|Lieutenant Governor of New York|
|Governor||Frank W. Higgins|
|Preceded by||M. Linn Bruce|
|Succeeded by||Lewis S. Chanler|
|President pro tempore of the New York State Senate|
|Preceded by||Timothy E. Ellsworth|
|Succeeded by||Jotham P. Allds|
|United States House of Representatives|
January 1889 – December 1893
|Preceded by||Ira Davenport|
|Succeeded by||Charles W. Gillet|
May 6, 1840|
Geneva, New York
|Died||December 16, 1909
Canandaigua, New York
|Relations||Thomas Raines (1842–1924)
George Raines (1846–1908)
|Parents||Rev. John Raines (1818–1877)
Mary Raines (1815–1889)
|Alma mater||University of Rochester|
John Raines (May 6, 1840, Geneva, Ontario County, New York – December 16, 1909, Canandaigua, Ontario County, New York) was an American lawyer and politician from New York. He authored the 1896 Raines Law, which prohibited liquor sales on Sundays, except in hotels, which had the unintended consequence of fostering prostitution.
He was a member of the New York State Assembly (Ontario Co.) in 1881, 1882 and 1885; and of the New York State Senate (28th D.) from 1886 to 1889, sitting in the 109th, 110th, 111th and 112th New York State Legislatures. In addition he was President of the Board of Education for the Canandaigua school district from 1887 until his death. He was a delegate to the 1888 Republican National Convention.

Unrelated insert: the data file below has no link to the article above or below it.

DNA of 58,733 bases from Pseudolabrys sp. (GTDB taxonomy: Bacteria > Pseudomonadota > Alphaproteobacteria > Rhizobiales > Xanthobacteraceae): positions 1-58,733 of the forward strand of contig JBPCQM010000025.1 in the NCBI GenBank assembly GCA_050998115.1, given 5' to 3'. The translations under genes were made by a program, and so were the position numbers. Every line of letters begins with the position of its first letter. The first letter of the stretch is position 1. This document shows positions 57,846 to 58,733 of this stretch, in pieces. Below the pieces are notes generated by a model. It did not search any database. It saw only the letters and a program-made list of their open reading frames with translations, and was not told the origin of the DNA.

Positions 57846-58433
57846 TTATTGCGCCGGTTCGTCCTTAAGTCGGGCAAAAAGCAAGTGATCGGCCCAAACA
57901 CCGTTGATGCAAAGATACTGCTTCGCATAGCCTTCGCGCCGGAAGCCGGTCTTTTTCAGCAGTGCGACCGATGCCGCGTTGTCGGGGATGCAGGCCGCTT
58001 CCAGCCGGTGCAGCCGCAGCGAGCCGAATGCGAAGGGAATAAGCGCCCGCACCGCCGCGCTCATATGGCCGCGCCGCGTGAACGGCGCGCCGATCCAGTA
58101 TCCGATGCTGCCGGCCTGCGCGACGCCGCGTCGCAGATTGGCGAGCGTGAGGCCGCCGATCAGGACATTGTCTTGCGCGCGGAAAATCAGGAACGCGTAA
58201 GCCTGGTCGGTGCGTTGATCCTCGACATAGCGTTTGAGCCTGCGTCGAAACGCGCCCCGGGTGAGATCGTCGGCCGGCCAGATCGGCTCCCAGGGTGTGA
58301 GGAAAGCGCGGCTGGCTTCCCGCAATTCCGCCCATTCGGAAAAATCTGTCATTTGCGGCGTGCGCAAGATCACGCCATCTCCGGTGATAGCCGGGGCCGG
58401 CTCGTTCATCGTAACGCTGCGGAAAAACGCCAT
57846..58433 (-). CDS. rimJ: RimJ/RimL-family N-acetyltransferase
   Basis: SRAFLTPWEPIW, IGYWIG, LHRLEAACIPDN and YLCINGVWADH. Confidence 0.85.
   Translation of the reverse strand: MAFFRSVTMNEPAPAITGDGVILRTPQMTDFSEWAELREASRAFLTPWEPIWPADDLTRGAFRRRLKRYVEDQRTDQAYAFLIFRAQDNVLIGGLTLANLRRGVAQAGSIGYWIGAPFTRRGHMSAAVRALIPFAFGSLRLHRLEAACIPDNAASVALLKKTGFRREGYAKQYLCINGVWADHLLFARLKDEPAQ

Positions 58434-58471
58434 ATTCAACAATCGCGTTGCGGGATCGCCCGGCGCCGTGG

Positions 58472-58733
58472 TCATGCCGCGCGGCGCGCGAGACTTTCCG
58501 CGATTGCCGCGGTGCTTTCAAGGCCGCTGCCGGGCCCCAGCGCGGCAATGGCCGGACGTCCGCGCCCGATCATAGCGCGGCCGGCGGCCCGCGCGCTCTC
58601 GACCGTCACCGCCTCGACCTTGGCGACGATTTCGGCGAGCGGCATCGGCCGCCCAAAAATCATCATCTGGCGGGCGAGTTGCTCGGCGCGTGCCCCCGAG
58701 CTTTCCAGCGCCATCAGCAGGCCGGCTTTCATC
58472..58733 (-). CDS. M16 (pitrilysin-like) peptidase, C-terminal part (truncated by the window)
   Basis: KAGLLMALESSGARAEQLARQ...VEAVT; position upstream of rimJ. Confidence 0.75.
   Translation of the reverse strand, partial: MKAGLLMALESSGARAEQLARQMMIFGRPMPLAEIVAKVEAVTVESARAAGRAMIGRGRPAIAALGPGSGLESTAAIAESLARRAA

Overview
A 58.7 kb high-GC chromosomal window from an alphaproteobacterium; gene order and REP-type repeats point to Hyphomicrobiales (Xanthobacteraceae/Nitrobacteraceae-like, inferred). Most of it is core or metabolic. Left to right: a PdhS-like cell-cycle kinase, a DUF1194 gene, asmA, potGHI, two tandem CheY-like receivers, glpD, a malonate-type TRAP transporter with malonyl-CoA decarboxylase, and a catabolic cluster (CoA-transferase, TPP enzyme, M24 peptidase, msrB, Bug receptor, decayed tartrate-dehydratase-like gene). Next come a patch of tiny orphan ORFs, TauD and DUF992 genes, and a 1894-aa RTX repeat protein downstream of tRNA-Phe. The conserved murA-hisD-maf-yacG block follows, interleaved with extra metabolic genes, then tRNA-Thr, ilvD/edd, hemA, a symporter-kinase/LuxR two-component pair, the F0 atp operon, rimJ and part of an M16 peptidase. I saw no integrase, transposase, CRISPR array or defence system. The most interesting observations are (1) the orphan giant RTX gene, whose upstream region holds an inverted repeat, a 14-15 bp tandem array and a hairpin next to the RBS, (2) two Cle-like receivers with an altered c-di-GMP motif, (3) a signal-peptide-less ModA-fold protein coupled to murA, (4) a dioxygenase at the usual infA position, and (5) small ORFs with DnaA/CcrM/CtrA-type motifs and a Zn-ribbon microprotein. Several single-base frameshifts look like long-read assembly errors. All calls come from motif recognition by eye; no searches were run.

He was elected to the 51st and 52nd United States Congresses, holding office from March 4, 1889, to March 3, 1893. Afterwards he returned to the State Senate where he sat from 1895 until his death, being a member of the 118th (26th D.), 119th, 120th, 121st, 122nd, 123rd, 124th, 125th, 126th, 127th, 128th, 129th, 130th, 131st and 132nd New York State Legislatures (all 42nd D.); and was President pro tempore from 1903 until his death. He was an alternate delegate to the 1900 and 1904 Republican National Conventions.
On December 5, 1906, he became Acting Lieutenant Governor of New York for the remainder of the month after the resignation of M. Linn Bruce who was appointed to the New York Supreme Court by Governor Frank W. Higgins.
Two of Raines' houses in Canandaigua still stand. His primary home, on the corner of Wood and Gorham Streets, was an Octagon house. His summer home, "Thendara", sat along the eastern shore of Canandaigua Lake at Deep Run Cove and is operated today as a restaurant and inn.
- "Senator Raines, Party Leader Dead". New York Times. December 16, 1909. Retrieved 2012-10-17.
Republican Leader of State Senate Dies at Canandaigua Home in His 69th Year. Fought Hughes's Reforms. Author of Election and Liquor Tax Laws, and a Factor in Important Albany Legislation for 15 Years. Senator John Raines died at 1:45 o'clock this morning. All the members of his family were at his bedside. ...<templatestyles src="Module:Citation/CS1/styles.css"></templatestyles>
- John Raines at the Biographical Directory of the United States Congress (giving Canandaigua as birthplace)
-  Bruce resigned, Raines acting, in NYT on December 6, 1906